To Lindsay Hand, art is “a meditation, a necessity as an action for me to create, a growing process, a presence. It’s a beautiful thing, to just step in and be, but it also can require things that need to be said. That’s speaking from my own art and my process. Viewing other people’s art is the same thing, but it’s as an observer, and kind of a gift sometimes.”
I stood in Lindsay Hand’s downtown art studio, feeling the creaks of the wooden floor beneath my feet and hearing the large building, filled with several art studios and offices, breathe and shift slightly around me. I held a coffee I’d just purchased from the Starbucks down the street and smiled at Lindsay. Her short cropped, brunette hair was curly, and she cleared a space in her daughter’s corner of
The Problem We All Live With, 1964 “Without thinking too much about it in specific terms, I was showing the America I knew and observed to others who might not have noticed. My fundamental purpose is to interpret the typical American. I am a story teller.” Norman Rockwell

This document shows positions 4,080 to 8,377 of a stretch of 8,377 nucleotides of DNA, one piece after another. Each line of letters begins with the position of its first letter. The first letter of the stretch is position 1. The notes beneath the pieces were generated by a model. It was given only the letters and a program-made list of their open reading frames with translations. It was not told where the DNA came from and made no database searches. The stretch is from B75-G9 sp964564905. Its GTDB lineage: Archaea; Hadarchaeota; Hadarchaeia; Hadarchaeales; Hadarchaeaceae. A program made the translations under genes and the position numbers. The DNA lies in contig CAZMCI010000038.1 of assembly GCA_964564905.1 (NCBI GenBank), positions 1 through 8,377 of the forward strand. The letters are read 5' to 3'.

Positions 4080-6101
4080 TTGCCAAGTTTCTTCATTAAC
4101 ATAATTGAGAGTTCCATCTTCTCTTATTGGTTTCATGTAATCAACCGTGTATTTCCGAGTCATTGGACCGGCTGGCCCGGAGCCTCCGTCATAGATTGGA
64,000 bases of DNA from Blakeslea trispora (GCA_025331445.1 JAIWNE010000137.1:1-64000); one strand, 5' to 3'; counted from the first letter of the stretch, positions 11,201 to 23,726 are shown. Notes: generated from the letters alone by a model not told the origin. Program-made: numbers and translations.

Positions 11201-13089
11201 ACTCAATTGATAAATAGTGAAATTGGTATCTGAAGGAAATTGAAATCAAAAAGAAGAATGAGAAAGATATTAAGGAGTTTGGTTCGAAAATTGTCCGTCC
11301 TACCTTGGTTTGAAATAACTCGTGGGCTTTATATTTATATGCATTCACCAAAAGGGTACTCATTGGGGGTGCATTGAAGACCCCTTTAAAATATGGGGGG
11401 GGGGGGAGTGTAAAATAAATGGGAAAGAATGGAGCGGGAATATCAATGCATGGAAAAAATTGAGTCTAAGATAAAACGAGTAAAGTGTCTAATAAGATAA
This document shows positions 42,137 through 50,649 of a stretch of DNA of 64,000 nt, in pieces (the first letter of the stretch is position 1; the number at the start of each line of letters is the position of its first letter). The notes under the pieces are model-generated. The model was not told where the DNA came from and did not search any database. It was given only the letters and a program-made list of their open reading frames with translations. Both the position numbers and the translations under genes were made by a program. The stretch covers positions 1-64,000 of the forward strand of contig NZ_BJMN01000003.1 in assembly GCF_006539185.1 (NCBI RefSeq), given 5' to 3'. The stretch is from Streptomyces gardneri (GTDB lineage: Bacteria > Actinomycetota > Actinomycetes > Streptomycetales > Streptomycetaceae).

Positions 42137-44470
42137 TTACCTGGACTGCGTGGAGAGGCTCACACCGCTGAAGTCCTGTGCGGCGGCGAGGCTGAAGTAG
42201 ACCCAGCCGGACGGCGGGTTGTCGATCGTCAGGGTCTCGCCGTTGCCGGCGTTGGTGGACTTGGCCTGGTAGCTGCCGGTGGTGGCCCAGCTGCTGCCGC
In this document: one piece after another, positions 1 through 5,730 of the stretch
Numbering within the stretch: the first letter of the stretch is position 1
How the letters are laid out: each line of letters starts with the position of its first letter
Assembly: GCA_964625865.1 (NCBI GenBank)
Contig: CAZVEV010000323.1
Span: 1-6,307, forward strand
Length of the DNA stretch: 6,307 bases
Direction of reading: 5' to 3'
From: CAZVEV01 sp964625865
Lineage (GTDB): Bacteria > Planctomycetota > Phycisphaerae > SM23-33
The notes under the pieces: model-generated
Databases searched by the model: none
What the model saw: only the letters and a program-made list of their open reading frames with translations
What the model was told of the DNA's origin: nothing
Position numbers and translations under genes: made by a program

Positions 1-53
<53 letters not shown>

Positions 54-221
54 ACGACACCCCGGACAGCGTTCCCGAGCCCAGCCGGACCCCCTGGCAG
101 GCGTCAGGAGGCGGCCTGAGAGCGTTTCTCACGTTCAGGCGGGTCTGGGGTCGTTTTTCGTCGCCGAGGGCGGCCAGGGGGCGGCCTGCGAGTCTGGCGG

Sharon Carvell’s quest for connection through art has been a lifelong endeavor. As her experiences have multiplied, so has her knowledge, her artistic expertise, and her love for trees. She calls trees “an expression of love.” They are, indeed, ancient almost beyond belief—on this planet for 370 million years while modern humans have existed for only 200,000. While Sharon works in many art mediums, her thought-provoking tree drawings deserve special attention.
While the layperson might get excited about the retro-glam subject matter of Randal Huiskens’ paintings—movie stars, sports heroes, musicians and politicians—the art expert is likely to focus on the paint work. Randal Huiskens is a Chicago area Pop artist whose principal medium is acrylic paint on canvas. His latest works are a series of paintings in a style called neo-divisionism. By applying paint in a way that is unrelated to
I see only forms that are lit up and forms that are not. There is only light and shadow. Francisco Goya From a conversation, quoted by L. Matheron, Goya, Paris, 1858